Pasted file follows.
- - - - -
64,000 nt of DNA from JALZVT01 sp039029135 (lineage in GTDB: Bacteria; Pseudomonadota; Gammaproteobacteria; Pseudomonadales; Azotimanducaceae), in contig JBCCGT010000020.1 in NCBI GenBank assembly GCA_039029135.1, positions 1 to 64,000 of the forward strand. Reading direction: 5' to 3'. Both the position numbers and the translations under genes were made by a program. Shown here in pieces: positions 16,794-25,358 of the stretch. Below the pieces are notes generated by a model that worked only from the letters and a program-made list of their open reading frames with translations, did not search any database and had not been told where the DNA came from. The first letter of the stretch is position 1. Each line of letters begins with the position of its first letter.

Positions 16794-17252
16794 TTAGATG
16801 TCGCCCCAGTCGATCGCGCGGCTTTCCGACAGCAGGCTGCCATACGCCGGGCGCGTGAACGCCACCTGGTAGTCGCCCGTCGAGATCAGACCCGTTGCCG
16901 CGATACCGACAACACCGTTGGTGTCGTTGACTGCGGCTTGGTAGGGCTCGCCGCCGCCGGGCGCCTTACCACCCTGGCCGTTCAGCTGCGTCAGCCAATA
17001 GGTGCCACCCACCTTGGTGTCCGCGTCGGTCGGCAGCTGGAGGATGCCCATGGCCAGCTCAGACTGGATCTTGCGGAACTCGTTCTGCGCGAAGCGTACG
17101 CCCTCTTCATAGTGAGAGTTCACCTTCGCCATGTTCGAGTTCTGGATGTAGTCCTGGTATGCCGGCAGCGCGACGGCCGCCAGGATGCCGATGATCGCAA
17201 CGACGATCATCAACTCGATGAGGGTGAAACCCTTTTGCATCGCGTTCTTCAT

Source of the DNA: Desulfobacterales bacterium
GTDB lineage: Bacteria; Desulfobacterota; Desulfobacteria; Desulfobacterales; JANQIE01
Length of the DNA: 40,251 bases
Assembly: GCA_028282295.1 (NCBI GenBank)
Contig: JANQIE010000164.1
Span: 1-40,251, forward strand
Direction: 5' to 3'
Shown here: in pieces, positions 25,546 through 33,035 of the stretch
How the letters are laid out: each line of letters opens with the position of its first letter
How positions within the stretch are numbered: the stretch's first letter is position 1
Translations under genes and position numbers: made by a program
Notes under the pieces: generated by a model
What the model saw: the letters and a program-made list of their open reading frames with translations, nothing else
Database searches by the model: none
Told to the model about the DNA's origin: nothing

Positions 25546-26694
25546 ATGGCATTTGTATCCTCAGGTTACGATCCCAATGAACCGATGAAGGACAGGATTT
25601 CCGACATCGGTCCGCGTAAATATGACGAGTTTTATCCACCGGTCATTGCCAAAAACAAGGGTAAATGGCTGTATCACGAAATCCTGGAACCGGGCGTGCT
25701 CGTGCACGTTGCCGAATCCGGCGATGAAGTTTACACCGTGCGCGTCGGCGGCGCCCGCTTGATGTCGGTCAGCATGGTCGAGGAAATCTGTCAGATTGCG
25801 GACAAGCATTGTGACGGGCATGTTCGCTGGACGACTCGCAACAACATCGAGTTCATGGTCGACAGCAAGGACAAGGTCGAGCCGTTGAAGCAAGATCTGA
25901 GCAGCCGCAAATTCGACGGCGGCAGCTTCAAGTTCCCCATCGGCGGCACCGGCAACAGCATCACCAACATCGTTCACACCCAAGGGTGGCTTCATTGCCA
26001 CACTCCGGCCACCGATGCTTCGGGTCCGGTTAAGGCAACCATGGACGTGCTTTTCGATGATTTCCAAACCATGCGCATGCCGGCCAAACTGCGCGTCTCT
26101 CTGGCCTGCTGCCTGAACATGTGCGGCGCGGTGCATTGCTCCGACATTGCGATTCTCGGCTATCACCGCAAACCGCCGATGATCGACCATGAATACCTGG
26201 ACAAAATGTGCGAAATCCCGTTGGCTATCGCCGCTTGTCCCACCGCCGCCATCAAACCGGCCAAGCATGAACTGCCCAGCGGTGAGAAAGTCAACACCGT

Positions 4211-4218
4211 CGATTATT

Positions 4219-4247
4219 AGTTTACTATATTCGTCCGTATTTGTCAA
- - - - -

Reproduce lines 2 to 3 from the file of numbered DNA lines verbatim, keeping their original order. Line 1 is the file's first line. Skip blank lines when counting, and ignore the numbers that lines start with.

Positions 16794-17252
16794 TTAGATG